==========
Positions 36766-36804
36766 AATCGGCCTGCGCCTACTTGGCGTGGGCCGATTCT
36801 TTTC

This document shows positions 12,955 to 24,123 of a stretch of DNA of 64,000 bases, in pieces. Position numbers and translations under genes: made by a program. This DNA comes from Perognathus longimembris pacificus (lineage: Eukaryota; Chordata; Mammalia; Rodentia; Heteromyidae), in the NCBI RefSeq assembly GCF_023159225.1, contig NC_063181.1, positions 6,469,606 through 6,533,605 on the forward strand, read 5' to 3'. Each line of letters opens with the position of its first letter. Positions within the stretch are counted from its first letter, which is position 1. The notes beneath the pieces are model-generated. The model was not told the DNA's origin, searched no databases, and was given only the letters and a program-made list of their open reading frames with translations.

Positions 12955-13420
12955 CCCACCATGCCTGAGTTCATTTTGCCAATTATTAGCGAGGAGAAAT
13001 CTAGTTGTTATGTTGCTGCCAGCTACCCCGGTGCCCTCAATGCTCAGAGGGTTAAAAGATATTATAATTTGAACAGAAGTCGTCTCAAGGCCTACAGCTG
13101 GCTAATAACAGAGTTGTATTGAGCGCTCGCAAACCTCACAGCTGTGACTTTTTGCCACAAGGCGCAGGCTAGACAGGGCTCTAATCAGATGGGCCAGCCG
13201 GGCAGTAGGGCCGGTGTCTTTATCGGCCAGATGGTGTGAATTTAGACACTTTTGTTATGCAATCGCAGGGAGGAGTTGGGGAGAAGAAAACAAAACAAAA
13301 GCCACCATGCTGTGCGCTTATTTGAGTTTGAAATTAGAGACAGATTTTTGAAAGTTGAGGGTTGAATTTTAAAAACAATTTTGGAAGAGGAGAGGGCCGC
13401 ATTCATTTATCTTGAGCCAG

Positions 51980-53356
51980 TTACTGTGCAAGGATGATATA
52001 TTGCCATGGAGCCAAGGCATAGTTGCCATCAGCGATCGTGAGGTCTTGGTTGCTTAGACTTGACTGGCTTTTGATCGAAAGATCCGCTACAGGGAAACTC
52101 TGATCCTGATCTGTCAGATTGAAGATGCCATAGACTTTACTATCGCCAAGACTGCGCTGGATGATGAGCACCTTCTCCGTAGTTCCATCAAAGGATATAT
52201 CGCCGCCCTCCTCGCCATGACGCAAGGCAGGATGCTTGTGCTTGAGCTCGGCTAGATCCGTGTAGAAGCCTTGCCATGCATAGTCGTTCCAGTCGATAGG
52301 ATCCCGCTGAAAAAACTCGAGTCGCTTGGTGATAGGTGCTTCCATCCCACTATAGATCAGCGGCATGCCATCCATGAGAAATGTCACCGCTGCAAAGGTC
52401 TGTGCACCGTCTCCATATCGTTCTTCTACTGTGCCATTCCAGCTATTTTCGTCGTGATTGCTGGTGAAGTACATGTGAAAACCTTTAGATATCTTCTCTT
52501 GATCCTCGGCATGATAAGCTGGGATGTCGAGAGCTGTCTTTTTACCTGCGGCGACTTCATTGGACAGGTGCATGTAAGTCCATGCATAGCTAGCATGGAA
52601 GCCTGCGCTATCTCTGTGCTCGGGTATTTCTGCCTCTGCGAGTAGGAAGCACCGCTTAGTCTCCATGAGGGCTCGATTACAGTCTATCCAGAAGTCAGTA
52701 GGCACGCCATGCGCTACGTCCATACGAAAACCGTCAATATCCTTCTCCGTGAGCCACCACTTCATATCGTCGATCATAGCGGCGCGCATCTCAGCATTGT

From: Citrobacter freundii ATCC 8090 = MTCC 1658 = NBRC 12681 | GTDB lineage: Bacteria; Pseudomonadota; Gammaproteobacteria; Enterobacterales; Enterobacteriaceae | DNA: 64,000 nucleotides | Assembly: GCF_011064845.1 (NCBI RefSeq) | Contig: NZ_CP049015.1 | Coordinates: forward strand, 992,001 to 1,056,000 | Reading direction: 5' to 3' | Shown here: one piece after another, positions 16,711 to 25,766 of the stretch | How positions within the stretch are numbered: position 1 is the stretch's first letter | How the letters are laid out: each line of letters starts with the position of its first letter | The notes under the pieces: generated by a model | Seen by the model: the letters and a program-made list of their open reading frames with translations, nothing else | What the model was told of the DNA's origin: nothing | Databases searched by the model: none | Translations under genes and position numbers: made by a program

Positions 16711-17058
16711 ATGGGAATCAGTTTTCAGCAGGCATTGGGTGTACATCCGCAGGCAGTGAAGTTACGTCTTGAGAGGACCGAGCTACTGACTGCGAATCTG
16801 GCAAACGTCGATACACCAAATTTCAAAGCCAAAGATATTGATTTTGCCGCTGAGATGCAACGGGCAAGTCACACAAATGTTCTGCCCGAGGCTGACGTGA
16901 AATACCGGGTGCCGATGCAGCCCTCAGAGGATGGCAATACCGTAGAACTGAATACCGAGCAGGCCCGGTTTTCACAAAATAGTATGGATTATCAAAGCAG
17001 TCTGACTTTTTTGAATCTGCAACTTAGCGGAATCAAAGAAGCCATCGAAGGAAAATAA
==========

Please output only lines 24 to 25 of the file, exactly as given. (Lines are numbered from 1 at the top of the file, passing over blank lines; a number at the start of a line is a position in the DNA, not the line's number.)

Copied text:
16711 ATGGGAATCAGTTTTCAGCAGGCATTGGGTGTACATCCGCAGGCAGTGAAGTTACGTCTTGAGAGGACCGAGCTACTGACTGCGAATCTG
16801 GCAAACGTCGATACACCAAATTTCAAAGCCAAAGATATTGATTTTGCCGCTGAGATGCAACGGGCAAGTCACACAAATGTTCTGCCCGAGGCTGACGTGA